1935 - British Ski Legend, Sir Arnold Lunn, in the Palace Stübli next to the Anglo-Swiss Challenge-Cup and the Ice Sculpture, which the host Hans Badrutt had made specially for the Official Dinner
SAS, ably guided by Walter Amstutz, rapidly expanded with Swiss National and International student races but then they had far larger numbers of skiers living in or near the snowfields.
In the early days, almost without exception, British skiers were from Oxbridge. The Oxford v. Cambridge Ski races (initiated by Arnie in 1922) probably provided the further skiing needs of British students, limited by their studies and post-war privations, and may have discouraged widening the scope of BUSC.
Nevertheless, in the winter of 1929-30 a movement was started to put the Club on a more representative basis, followed by adoption of the Revised Rules at a General Meeting in May 1930. Meanwhile, in 1930 a team had been sent to the 2nd World University Games in Davos in both Nordic and Alpine disciplines.
1935 - Postcard of a Poster for Pontresina that shows the members of the SAS-Team training for the 10th Anglo-Swiss
With over 200 active members today, BUSC's goal of enabling international university competition is alive and well. The BUSC is charged with selection and management of a British Universities team that travels each year to participate in the Anglo-Swiss, a competition open to undergraduate and postgraduate university students. Steeped in history this is an event that has helped to shape the face of British Alpine Skiing and university sport with notable alumni that include the Aga Khan; Winston Spencer-Churchill, former Conservative MP and grandson of former Prime Minister Sir Winston Churchill; and Squadron Leader Roger Bushell, who orchestrated an escape from Stalag Luft III in the Second World War that rose to notoriety in the acclaimed film 'The Great Escape' with his character being played by Richard Attenborough under the alias Roger Bartlett.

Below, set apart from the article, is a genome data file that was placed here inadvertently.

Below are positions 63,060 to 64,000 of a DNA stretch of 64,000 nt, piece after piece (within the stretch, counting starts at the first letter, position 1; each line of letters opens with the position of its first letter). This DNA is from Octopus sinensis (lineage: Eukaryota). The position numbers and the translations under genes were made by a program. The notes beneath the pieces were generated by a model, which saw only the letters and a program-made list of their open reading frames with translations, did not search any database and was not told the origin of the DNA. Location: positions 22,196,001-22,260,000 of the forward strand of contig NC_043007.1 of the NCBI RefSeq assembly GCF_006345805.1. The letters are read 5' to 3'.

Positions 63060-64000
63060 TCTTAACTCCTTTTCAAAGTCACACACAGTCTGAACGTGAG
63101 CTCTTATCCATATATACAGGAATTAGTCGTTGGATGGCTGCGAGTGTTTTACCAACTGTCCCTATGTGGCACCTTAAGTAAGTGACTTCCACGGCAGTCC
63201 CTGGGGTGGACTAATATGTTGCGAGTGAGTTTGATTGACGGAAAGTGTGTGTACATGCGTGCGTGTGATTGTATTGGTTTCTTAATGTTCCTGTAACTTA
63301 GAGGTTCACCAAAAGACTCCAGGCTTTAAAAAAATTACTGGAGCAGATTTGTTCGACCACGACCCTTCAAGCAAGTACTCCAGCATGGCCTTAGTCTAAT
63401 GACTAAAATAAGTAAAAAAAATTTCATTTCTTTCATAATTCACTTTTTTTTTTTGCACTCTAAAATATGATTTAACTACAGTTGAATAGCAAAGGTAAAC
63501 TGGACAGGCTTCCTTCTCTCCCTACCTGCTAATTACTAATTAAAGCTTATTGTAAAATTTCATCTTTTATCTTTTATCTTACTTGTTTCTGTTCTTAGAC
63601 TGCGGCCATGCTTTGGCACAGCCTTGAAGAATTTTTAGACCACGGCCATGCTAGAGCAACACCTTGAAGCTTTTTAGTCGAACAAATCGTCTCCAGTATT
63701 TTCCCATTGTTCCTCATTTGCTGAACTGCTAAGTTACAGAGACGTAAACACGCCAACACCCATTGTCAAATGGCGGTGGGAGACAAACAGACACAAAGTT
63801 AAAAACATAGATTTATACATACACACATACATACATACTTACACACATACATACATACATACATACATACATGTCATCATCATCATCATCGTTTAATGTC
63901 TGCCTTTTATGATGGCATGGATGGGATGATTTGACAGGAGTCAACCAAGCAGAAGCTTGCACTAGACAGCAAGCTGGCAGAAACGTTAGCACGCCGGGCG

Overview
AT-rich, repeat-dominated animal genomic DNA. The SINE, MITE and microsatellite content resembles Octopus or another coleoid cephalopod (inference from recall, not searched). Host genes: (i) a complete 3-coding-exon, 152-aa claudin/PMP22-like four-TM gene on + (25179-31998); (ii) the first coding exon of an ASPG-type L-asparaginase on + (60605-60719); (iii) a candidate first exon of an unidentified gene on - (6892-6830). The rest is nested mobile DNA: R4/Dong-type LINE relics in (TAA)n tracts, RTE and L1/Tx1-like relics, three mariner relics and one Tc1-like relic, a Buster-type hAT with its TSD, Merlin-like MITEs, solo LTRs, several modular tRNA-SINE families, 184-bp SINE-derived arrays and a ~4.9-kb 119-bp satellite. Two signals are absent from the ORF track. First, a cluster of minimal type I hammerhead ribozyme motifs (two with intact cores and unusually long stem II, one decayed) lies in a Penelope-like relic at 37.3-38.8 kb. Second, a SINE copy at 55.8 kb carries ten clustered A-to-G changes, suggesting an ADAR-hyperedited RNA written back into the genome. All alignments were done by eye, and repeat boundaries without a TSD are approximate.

Individuals who have been part of BUSC teams have occasionally competed in European Student Championships and teams have intermittently gone to the World University Games with the support of the British Universities Snowsports Council.
The Anglo Swiss is the highlight of the BUSC calendar and as of the past few years the ‘Old Boys Race’ provides an opportunity for former representatives of the BUSC and SAS to pit themselves against each other in a hotly contested open competition.
Despite the obvious focus on encouraging healthy competition, BUSC is an institution that promotes camaraderie, friendship, respect for tradition within a contemporary context as well as intergenerational interaction between members. We aim to nurture these key themes through social events including the annual dinner and AGM that are open to all members.
Notable champions of the BUSC in the modern era include Mårten Rød, Ian McCormick, Ian Murray, Andrew Steel, Jamie Page and Alasdair Macdonald who have been tireless in their efforts to keep the organisation alive. The BUSC is happy to welcome associate members (subject to acceptance by the BUSC Committee) - non-racing members who are keen to support the club.